Women did not receive universal suffrage in the United States until 1920. This is despite large efforts to achieve it going back to the mid-19th Century. There was widespread opposition to women's involvement in politics that was deeply ingrained in society. Many men (and even some women) clung to the belief that giving women the vote would erode the institution of the family. They argued that a woman should only be concerned with domestic matters. Politics was a man's domain, they argued. To them, voting was more of a duty than a right. Women already had enough duties inside the home. All these sentiments held up the expansion of the vote for many decades.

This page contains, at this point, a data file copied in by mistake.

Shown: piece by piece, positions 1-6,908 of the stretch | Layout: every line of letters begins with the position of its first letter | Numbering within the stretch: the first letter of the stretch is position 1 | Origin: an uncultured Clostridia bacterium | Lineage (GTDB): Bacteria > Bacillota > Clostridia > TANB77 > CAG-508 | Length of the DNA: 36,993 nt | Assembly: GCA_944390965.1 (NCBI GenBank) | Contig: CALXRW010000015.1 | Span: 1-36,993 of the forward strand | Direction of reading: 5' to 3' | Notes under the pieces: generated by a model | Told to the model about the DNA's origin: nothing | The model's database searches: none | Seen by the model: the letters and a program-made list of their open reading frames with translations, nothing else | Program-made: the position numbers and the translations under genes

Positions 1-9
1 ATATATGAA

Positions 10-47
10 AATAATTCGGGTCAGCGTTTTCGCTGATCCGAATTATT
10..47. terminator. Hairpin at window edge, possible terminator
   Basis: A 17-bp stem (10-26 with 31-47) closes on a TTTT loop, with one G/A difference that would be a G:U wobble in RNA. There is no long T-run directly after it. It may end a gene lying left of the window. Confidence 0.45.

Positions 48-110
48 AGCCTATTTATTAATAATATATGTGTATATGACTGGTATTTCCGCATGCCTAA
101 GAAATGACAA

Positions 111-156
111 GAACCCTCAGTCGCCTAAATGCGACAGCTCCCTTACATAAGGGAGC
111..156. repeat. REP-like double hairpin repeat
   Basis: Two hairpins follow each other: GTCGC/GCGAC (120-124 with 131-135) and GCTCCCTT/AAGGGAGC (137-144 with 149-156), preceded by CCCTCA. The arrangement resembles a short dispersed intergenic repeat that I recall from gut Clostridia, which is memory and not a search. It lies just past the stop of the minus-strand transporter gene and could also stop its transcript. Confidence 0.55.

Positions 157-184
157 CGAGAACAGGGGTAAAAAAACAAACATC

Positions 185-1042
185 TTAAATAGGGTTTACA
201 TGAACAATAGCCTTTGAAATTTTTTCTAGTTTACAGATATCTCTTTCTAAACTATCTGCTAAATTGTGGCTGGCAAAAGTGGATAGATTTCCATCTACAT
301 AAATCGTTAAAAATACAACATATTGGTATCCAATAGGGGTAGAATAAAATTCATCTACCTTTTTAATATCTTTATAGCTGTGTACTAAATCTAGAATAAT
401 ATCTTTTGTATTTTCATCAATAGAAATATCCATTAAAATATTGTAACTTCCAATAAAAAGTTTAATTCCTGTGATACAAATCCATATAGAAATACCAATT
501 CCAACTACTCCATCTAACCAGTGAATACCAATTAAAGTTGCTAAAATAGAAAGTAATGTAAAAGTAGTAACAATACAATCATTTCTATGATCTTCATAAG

The suffragettes attempted to counter this in several ways. They formed conventions and groups to lobby politicians in the name of their cause. They published pamphlets and other materials making the argument that a constitutional amendment should be passed to extend the franchise to all American adults regardless of gender. They even countered many of the arguments that women should stick to the domestic sphere by saying that women could bring a more maternal and virtuous side to the often turbulent realm of politics.
By the early 20th century, the pro-women's suffrage movement began using more overt tactics. They began heavily lobbying state and local governments. They took to publicity stunts and visible acts of civil disobedience to draw attention to their cause. They made public speeches, organized marches, and engaged in the picketing of public places such as the White House. In short, they refused to be ignored until they received the right to vote.